Participants in the Pacífico Econavipesca project include the fishing associations of Guapi, Colombia, local and regional authorities, and the following academic partners: Universidad Nacional de Colombia (Colombia), Universidad del Cauca (Colombia), KTH Royal Institute of Technology (Sweden), and Lund University (Sweden). The project is funded by the Swedish International Development Cooperation Agency (Sida). We wish to thank all participants in the project for their genuine commitment to the project work and, in particular, the local fishing community representatives for sharing their knowledge, stories and unforgettable experiences on the river of Guapi.

a group of people standing in front of a sail, next to a boat
Image 11: Academic and community team of Econavipesca with the completed sail prototype (Photo by Julian Hernández)

Gauri Salunkhe, MSc-student in Sustainable Technology at KTH

Katarina Larsen, researcher at Div. History of Science, Technology and Environment, KTH


For more information on the project Econavipesca and interviews with KTH participants, follow the links below.

Some key references and further reading

Agusdinata, D. B. 2022. The role of universities in SDGs solution co-creation and implementation: a human-centered design and shared-action learning process. Sustainability science. [Online] 17 (4), 1589–1604.

IPCC 2022. Climate Change 2022: Impacts, Adaptation and Vulnerability. Contribution of Working Group II to the Sixth Assessment Report of the Intergovernmental Panel on Climate Change [H.-O. Pörtner, D.C. Roberts, M. Tignor, E.S. Poloczanska, K. Mintenbeck, A. Alegría, M. Craig, S. Langsdorf, S. Löschke, V. Möller, A. Okem, B. Rama (eds.)]. Cambridge University Press. Cambridge University Press, Cambridge, UK and New York, NY, USA, 3056 pp., doi:10.1017/9781009325844.

Larsen, K., Gunnarsson-Östling, U. and  Westholm, E. 2011. Environmental scenarios and local-global level of community engagement : Environmental justice, jams, institutions and innovation,” Futures: The journal of policy, planning and futures studies, vol. 43, no. 4, s. 413-423.

Minoi, J.L., et al., 2019. A Participatory Co-creation Model to Drive Community Engagement in Rural Indigenous Schools: A Case Study in Sarawak. The Electronic Journal of e-Learning, 17(3), pp. 173-183, available online at www.ejel.org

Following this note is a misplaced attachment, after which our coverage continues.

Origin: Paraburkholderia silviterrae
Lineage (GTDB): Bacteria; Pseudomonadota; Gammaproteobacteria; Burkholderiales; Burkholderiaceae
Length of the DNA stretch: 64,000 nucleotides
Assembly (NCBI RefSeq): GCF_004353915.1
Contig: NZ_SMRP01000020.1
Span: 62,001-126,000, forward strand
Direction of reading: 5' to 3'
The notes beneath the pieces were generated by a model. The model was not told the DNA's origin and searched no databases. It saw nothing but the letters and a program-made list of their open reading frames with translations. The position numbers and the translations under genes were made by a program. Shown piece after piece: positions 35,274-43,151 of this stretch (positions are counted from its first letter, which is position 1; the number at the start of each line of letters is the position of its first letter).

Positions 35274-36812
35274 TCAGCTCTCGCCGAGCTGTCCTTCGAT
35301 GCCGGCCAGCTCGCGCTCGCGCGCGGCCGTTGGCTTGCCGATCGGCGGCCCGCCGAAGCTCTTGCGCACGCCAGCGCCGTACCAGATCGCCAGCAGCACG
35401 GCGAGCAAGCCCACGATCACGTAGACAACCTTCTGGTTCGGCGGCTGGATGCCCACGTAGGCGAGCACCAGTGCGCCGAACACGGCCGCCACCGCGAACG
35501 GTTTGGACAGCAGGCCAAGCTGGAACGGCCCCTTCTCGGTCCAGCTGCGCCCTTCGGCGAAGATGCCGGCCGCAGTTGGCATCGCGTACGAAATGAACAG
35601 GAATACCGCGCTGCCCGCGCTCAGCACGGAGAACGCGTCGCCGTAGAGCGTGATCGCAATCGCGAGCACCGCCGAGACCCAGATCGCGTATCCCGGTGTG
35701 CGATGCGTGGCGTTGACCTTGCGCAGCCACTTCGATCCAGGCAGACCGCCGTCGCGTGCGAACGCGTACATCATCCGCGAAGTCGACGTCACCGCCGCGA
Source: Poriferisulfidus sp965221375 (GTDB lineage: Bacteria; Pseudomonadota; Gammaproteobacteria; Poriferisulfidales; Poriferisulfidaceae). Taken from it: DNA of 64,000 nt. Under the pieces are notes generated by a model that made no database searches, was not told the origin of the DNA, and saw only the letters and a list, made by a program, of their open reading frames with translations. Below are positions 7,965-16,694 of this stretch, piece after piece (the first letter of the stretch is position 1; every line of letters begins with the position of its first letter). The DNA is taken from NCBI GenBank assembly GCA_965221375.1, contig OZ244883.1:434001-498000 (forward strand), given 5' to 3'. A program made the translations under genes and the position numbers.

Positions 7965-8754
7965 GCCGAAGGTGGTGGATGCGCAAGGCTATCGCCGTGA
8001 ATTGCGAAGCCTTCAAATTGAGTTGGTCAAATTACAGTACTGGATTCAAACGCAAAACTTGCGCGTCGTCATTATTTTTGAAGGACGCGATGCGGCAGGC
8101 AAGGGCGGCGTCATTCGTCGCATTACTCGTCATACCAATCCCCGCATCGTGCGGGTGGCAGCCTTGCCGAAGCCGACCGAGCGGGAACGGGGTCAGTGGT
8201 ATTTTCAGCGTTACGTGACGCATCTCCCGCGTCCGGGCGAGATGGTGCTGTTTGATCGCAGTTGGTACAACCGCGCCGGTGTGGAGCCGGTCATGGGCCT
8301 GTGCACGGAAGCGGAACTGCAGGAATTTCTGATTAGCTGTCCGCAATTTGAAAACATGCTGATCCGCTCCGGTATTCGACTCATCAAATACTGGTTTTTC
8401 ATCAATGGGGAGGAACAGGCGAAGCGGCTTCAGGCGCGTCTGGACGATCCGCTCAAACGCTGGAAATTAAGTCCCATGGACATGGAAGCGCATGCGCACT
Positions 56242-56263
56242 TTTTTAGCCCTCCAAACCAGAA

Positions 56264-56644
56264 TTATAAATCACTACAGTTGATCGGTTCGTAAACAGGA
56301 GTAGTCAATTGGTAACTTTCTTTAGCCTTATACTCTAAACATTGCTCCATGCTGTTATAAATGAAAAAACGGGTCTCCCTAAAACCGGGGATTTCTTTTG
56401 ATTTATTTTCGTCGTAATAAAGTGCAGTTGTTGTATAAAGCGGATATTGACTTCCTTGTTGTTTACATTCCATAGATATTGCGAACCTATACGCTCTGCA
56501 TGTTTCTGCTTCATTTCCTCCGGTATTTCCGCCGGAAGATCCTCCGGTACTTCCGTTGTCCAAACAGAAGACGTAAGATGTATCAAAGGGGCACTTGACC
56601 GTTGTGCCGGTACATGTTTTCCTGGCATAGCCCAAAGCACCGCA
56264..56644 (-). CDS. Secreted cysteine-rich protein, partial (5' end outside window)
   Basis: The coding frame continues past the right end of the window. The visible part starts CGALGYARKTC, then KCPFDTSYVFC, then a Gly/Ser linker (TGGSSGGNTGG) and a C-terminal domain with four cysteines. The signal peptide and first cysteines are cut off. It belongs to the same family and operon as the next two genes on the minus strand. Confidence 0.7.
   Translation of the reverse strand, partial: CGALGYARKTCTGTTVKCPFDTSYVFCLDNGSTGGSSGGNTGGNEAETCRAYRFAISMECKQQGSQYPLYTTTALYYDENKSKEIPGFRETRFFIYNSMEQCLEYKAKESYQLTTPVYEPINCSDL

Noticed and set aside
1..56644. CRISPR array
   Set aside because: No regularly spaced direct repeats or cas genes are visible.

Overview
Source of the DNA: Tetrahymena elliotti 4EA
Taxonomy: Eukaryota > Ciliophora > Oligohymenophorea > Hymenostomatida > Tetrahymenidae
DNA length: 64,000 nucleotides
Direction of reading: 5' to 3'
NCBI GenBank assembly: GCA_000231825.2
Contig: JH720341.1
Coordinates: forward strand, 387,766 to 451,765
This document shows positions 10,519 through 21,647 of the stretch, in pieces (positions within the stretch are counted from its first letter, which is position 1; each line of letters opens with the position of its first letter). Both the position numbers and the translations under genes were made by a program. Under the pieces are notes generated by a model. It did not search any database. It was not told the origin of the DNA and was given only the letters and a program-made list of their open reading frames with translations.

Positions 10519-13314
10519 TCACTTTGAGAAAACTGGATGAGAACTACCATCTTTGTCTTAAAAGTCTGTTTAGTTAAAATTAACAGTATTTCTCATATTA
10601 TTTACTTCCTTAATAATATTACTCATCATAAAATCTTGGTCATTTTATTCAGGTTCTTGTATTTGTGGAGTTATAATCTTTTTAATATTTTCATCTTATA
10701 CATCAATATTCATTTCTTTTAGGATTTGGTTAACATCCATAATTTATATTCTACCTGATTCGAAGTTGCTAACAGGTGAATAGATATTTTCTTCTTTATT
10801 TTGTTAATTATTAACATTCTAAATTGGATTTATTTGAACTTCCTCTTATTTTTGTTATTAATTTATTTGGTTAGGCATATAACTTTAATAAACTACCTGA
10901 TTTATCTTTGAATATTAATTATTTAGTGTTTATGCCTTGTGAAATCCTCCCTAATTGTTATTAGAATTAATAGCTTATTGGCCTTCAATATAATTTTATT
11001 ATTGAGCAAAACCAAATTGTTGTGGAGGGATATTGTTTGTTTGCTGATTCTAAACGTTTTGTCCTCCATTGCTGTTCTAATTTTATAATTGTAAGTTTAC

Moons, I.; Daems, K.; Van de Velde, L.L.J., 2021. Co-Creation as the Solution to Sustainability Challenges in the Greenhouse Horticultural Industry: The Importance of a Structured Innovation Management Process. Sustainability 2021, 13, 7149. https://doi.org/10.3390/su13137149

Tengö, M. et al. 2021a. Indigenous Futures Thinking: Changing the narrative and re-building based on re-rooting. Workshop report. SwedBio at Stockholm Resilience Centre, Stockholm, Sweden.

Tengö, M. et al. 2021b. Creating Synergies between Citizen Science and Indigenous and Local Knowledge. Bioscience. [Online] 71 (5), 503–518.

Universidad Nacional de Colombia, et al. 2021. Technical Report for the first year of the Agreement. Project Econavipesca Del Pacifico: Ecosistema Para la Navigacion Pesquera Sustentable en el Municipio de Guapi, Cauca.

Sida 2021. Strategiplan för Sveriges regionala utvecklingssamarbete med Latinamerika 2022-2024, Datum: 21-12-13, Environment, climate and sustainable use of natural resources (Stödområde 2: Miljö, klimat och hållbart utnyttjande av naturresurser, page 9) ”Hållbar produktion och konsumtion (SDG12), men även SDG 3,5, 8 och 16, är viktiga för omställningen till grön/cirkulär ekonomi, som också måste ge fattiga och utsatta människor bättre möjligheter att förbättra sin livssituation och en ökad delaktighet i den ekonomiska utvecklingen.”

Recognising the complexity of conflict(s) and cooperation is key for the sustainability of urban drinking water provision in the Global South

Historically, cities have built their drinking water service provision based on the principle of universal coverage that relies heavily on formal piped water supply offered by a few municipal actors. However, in cities of the Global South these formal service provision systems are often very fragmented and can face shortcomings in meeting the water demands of all urban water users. Importantly, the urban poor that live in informal settlements are often disconnected from these services and therefore complement their drinking water needs with a plethora of informal water services.

Water provided by water cart vendors in Kayole-Soweto, Nairobi Photo credit: Timos Karpouzoglou